And it ignores the complexities of how to handle the remaining “domestic” debt (claims on the central bank and the central bank) held by the “good” banks that will emerge out of any financial sector restructuring. Solving for external debt sustainability is insufficient to solve for public debt sustainability—it helps address the “flow” problem by reducing interest costs, but it doesn’t solve the underlying fiscal gap that will remain.
And it equally doesn’t solve the underlying political problem—all Lebanese governments are coalition governments and intrinsically fragile, and there is almost no more politically difficult task than allocating losses fairly.
Bottom line: I don’t see any realistic alternative to a broad restructuring of both the liability side of both the bank’s balance sheet and the sovereign’s balance sheet.
As an aside, there is active twitter discussion of Lebanon’s financial crisis—and some good old fashioned crisis blogging as well. Finance for Lebanon has quickly become a great resource for deciphering Lebanon’s economy and financial choices. They provide the color missing from the IMF’s staff report. Nafez Zouk of Oxford Economics also has done some excellent work.
There are also some massive unresolved questions about the Banque du Liban’s balance sheet. Its liabilities carry a high interest rate, and its assets either pay a low interest rate (the international reserves) or are claims on the government (some at very low interest rates). And since the government is effectively paying the Banque du Liban with funds it borrows from the Banque du Liban, there isn’t any real interest income coming in on its high yielding assets either. With a large share of its liabilities in foreign currency (notably dollar’s promised to the financial system), the central bank does need income (or it needs to restructure its liabilities). And the Banque du Liban has a massive balance sheet, holding just 100 percent of Lebanon’s GDP in external assets (counting a lot of gold) and another 100 percent of GDP (or more) in domestic assets—a mix of “securities” and mysterious “other” assets.*****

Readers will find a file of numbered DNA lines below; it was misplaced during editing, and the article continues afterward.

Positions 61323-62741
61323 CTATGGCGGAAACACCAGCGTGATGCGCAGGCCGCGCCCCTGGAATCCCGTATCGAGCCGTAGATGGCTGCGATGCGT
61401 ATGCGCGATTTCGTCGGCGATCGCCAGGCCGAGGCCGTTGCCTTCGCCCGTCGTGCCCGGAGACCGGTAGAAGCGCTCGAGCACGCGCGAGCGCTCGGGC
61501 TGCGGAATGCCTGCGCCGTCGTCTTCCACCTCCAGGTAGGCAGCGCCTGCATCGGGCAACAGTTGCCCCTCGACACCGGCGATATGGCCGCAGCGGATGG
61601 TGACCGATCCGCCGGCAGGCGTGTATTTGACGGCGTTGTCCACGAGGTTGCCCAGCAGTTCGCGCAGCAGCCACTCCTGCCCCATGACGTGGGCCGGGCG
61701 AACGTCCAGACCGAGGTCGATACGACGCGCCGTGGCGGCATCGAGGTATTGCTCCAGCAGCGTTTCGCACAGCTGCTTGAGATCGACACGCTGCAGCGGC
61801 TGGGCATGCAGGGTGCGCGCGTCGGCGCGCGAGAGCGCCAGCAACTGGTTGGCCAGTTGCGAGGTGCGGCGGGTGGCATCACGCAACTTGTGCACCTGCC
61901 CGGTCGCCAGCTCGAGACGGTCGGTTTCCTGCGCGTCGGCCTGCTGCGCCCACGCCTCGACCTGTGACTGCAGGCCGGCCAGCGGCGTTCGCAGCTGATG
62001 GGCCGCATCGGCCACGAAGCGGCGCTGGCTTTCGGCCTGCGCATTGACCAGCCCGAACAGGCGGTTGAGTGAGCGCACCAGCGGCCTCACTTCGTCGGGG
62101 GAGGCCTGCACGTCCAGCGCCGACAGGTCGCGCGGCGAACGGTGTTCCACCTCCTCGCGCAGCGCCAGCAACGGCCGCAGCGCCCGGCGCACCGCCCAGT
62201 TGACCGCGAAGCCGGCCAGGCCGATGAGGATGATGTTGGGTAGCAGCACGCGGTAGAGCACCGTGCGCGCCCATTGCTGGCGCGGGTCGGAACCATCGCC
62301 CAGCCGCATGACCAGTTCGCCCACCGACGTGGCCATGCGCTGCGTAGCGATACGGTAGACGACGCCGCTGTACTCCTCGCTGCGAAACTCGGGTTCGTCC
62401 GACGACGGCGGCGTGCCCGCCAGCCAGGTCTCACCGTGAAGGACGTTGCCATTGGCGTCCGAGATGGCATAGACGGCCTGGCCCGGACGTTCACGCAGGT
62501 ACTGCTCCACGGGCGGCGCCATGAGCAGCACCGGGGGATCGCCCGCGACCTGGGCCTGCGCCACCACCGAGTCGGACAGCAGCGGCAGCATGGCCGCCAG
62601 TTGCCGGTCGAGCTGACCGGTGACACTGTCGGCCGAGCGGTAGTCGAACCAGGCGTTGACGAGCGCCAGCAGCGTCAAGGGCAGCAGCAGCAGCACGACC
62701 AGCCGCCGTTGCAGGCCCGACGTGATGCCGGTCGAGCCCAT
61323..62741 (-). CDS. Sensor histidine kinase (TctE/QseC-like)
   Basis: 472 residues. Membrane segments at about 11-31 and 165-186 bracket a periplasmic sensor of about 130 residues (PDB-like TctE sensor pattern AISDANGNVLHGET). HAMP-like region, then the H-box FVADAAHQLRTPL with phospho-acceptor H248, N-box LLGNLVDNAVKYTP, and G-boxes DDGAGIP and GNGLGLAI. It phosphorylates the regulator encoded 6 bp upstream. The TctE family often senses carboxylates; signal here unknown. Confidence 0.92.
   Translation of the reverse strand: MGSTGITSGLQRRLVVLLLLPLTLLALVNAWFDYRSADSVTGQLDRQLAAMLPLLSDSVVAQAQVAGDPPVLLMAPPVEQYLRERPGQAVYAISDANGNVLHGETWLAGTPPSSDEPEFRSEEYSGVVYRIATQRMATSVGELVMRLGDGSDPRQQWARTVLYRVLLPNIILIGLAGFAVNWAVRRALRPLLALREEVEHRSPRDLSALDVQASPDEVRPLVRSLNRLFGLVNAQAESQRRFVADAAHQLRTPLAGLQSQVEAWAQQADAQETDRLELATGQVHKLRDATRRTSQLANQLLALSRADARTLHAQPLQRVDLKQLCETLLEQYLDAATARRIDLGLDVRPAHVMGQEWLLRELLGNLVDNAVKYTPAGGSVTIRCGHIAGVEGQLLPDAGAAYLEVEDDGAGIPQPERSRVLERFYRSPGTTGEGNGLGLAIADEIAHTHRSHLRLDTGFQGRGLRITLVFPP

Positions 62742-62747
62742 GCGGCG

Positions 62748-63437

* “70 percent of their assets are invested in government bonds or lent to the BdL by buying Certificate of Deposits.”
** $2.5 bn maturing in three bonds are due in March, April, and June—and then there is a $2bn bond due in 2021 (Source).
*** With apologies for using international convention rather than Icelandic convention on the author's names.
**** The IMF’s no longer so new reserve metric didn’t help the IMF identify Lebanon’s vulnerabilities. It suggested that Lebanon needed fewer reserves than it had short-term external debt (see the red line and compare it to the reserve metric bars on p. 28 of the IMF staff report). And since the IMF's reserve metric puts the same weight on domestic foreign currency liabilities as domestic currency deposits, the IMF's metric doesn't highlight the potential reserve need from domestic dollarization. The reserve metric tends to understate the reserve needs of countries with large current account deficits and large external debts, and tends to overstate the reserve need of (typically Asian) economies with sustained current account surpluses and large domestic currency based banking systems. That is why the IMF in my view made a mistake by moving away from the more balance sheet based measures of reserve need (maybe that can be part of the MD's new policy review?).
***** Lebanon, like Taiwan, doesn’t use the IMF’s reserve template for reporting its financial reserves. Taiwan likely hides its true asset position with limited disclosure—it uses swaps to move some of its foreign exchange reserves off its visible balance sheet. Lebanon almost certainly uses the lack of disclosure to hide the central banks true liability position, as the central bank almost certainly has more foreign currency debt (counting the foreign currency deposits it has taken in from the domestic banks) than liquid foreign currency assets. See Reuters.